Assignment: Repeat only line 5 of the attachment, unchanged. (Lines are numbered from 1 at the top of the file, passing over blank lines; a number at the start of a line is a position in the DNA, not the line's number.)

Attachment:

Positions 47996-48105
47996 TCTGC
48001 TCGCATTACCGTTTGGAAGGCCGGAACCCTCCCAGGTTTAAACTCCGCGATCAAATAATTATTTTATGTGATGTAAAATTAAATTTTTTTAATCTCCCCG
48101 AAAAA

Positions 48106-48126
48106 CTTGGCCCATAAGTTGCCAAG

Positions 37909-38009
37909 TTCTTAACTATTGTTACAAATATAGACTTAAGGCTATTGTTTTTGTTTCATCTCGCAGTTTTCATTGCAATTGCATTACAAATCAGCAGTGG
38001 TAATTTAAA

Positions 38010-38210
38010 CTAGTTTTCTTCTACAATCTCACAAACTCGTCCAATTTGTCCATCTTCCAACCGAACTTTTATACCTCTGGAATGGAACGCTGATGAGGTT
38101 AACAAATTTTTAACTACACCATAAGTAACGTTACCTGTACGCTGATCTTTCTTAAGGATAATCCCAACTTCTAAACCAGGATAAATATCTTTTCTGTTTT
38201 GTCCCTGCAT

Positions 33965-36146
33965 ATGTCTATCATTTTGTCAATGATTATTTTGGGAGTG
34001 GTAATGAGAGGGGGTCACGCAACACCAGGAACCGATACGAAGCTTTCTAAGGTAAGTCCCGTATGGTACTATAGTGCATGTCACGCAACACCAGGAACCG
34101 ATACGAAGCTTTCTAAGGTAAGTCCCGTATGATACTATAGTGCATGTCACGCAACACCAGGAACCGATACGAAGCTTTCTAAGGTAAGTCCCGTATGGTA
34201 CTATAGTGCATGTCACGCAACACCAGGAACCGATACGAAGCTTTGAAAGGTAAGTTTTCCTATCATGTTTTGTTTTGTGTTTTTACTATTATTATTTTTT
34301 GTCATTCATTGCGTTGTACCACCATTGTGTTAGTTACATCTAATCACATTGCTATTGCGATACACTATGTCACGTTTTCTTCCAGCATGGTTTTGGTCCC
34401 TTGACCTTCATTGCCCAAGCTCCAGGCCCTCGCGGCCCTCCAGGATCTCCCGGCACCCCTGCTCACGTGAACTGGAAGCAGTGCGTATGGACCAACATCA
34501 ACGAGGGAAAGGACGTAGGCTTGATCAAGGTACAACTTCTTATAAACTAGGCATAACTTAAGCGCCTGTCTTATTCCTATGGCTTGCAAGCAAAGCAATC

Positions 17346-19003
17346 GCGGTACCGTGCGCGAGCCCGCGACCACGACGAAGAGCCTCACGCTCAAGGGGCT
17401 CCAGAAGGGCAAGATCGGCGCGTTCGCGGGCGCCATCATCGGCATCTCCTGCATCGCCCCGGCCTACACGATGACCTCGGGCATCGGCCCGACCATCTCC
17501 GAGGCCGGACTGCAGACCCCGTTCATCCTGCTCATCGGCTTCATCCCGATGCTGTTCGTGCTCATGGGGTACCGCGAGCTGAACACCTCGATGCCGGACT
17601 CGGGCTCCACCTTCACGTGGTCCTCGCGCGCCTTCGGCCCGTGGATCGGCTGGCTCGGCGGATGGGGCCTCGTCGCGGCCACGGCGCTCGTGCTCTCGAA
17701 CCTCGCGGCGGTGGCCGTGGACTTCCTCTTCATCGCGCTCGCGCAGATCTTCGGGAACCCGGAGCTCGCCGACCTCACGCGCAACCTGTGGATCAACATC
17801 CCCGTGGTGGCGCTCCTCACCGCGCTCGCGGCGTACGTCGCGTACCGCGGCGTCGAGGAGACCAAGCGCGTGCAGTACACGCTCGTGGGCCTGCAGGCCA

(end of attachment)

Positions 48106-48126